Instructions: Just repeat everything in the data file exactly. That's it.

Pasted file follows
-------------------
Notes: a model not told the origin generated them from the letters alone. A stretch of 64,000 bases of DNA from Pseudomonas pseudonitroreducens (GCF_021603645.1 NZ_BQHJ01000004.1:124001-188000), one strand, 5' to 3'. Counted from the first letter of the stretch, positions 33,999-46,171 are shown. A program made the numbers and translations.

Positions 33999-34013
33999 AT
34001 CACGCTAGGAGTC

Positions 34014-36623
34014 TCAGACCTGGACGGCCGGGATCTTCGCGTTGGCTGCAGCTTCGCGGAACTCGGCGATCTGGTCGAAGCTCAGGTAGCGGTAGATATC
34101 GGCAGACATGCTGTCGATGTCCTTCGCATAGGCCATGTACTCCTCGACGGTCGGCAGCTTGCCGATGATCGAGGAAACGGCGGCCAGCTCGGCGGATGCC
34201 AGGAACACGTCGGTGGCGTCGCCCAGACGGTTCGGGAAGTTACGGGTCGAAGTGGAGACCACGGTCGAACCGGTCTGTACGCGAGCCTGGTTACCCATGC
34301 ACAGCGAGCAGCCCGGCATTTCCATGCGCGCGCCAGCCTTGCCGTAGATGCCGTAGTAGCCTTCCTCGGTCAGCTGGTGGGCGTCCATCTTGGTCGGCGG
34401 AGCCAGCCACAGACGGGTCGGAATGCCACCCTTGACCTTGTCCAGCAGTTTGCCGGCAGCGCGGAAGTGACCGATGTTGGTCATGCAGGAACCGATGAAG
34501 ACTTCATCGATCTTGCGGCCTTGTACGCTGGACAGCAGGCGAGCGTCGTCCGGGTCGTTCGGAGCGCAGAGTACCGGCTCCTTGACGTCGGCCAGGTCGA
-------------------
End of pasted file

Notes: a model not told the origin generated them from the letters alone. A stretch of 64,000 bases of DNA from Pseudomonas pseudonitroreducens (GCF_021603645.1 NZ_BQHJ01000004.1:124001-188000), one strand, 5' to 3'. Counted from the first letter of the stretch, positions 33,999-46,171 are shown. A program made the numbers and translations.

Positions 33999-34013
33999 AT
34001 CACGCTAGGAGTC

Positions 34014-36623
34014 TCAGACCTGGACGGCCGGGATCTTCGCGTTGGCTGCAGCTTCGCGGAACTCGGCGATCTGGTCGAAGCTCAGGTAGCGGTAGATATC
34101 GGCAGACATGCTGTCGATGTCCTTCGCATAGGCCATGTACTCCTCGACGGTCGGCAGCTTGCCGATGATCGAGGAAACGGCGGCCAGCTCGGCGGATGCC
34201 AGGAACACGTCGGTGGCGTCGCCCAGACGGTTCGGGAAGTTACGGGTCGAAGTGGAGACCACGGTCGAACCGGTCTGTACGCGAGCCTGGTTACCCATGC
34301 ACAGCGAGCAGCCCGGCATTTCCATGCGCGCGCCAGCCTTGCCGTAGATGCCGTAGTAGCCTTCCTCGGTCAGCTGGTGGGCGTCCATCTTGGTCGGCGG
34401 AGCCAGCCACAGACGGGTCGGAATGCCACCCTTGACCTTGTCCAGCAGTTTGCCGGCAGCGCGGAAGTGACCGATGTTGGTCATGCAGGAACCGATGAAG
34501 ACTTCATCGATCTTGCGGCCTTGTACGCTGGACAGCAGGCGAGCGTCGTCCGGGTCGTTCGGAGCGCAGAGTACCGGCTCCTTGACGTCGGCCAGGTCGA